Magister explains that despite tensions between the Vatican and Israel brought on by such matters as the issuing of visas for Catholic religious and priests, the Vatican is encouraging visits to the Holy Land in order to help alleviate the economic difficulties the Christian communities are facing. This initiative, which has a positive impact on the whole country, is viewed very positively by Israel. Nevertheless, based on the analysis of Italian political scientist Silvio Ferrari, Magister explains the three main focal points of Vatican policy regarding the Holy Land--the maintaining of the presence of the Christian communities, the safeguarding of holy places, and the peaceful resolution of the Israeli-Palestinian conflict—and the discrepancy between the Holy See on the one hand, and the US and Israel on the other..- In an article to be published this Friday in the religious section of L’Espresso online, Vatican watcher Sandro Magister analyzes the efforts of the Holy See to revitalize the life of Christians in the Holy Land as well as the impact September 11 had on relations between Israel and the Vatican.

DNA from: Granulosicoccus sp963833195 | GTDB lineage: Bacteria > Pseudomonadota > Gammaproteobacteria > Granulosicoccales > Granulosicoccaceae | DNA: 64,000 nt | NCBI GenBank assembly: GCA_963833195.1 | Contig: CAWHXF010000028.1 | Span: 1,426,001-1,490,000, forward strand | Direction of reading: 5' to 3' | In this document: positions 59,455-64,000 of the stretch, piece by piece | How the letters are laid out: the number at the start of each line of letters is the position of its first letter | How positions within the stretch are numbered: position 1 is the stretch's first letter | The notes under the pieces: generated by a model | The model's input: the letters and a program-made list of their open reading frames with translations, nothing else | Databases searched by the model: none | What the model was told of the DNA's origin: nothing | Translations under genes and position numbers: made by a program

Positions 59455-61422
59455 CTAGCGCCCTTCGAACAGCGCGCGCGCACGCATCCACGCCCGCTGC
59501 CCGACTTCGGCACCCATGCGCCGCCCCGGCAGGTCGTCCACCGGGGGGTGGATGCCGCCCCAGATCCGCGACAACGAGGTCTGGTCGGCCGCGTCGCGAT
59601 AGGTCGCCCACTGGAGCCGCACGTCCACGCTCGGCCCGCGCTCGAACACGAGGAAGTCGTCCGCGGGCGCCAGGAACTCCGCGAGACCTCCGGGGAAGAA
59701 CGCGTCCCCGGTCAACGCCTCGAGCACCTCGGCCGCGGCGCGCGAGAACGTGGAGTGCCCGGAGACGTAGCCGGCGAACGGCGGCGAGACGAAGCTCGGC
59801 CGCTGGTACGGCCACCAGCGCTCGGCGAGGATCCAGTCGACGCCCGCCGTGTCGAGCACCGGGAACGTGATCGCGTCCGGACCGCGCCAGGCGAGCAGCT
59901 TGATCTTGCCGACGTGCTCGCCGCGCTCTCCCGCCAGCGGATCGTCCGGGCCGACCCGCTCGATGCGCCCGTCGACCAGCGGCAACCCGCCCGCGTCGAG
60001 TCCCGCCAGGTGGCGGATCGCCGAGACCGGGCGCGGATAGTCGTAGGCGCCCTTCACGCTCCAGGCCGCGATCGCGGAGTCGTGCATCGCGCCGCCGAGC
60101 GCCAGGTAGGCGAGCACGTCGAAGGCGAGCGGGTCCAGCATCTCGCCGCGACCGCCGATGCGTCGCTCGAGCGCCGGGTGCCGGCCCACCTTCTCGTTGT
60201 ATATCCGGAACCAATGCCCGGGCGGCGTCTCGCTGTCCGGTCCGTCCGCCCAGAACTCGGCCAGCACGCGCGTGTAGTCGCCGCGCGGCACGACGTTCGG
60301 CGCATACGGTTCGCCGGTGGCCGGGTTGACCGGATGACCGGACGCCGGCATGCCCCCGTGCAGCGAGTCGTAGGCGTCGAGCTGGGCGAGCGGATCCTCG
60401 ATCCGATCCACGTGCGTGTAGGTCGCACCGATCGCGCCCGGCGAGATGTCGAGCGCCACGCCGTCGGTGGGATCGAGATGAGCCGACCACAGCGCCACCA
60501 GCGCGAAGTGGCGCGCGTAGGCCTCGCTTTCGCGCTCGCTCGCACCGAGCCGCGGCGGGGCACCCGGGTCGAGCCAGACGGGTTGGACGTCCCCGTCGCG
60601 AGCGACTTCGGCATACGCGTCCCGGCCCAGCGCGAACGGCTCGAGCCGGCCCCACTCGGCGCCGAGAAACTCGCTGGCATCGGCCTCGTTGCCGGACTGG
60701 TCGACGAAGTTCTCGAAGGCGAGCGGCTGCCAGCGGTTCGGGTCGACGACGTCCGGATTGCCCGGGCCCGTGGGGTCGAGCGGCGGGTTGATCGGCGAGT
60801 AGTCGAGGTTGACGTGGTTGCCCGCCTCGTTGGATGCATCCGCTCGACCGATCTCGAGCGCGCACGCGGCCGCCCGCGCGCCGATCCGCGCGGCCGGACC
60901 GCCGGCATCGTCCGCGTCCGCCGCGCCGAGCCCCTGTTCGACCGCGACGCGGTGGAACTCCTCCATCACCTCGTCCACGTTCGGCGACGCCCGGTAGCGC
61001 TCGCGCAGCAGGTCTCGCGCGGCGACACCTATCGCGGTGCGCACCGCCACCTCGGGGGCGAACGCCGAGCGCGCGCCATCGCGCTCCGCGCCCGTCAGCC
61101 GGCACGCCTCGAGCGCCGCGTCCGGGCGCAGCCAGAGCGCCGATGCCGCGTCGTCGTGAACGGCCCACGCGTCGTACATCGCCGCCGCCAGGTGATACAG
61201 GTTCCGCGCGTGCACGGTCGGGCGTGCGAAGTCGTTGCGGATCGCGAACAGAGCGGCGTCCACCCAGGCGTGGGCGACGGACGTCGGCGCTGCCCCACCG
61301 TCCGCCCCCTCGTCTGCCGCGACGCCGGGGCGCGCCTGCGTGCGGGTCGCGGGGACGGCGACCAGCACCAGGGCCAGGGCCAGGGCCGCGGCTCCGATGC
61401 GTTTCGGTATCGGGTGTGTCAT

The analysis by Ferrari, which Magister includes in his article, states that “the differences are not marginal ones, but rather they are two different interpretations of the sociopolitical processes underway in the Arab countries: one emphasizes the threats to the identity and economic interests of the West, while the other focuses principally (with a long-term vision) on the issues of integration and the necessity of an integral economic balance between north and south, and on the possibility of making the Mediterranean region a place of convergence for different civilizations.”
Magister’s article will be available Friday at: www.chiesa.espressonline.it/english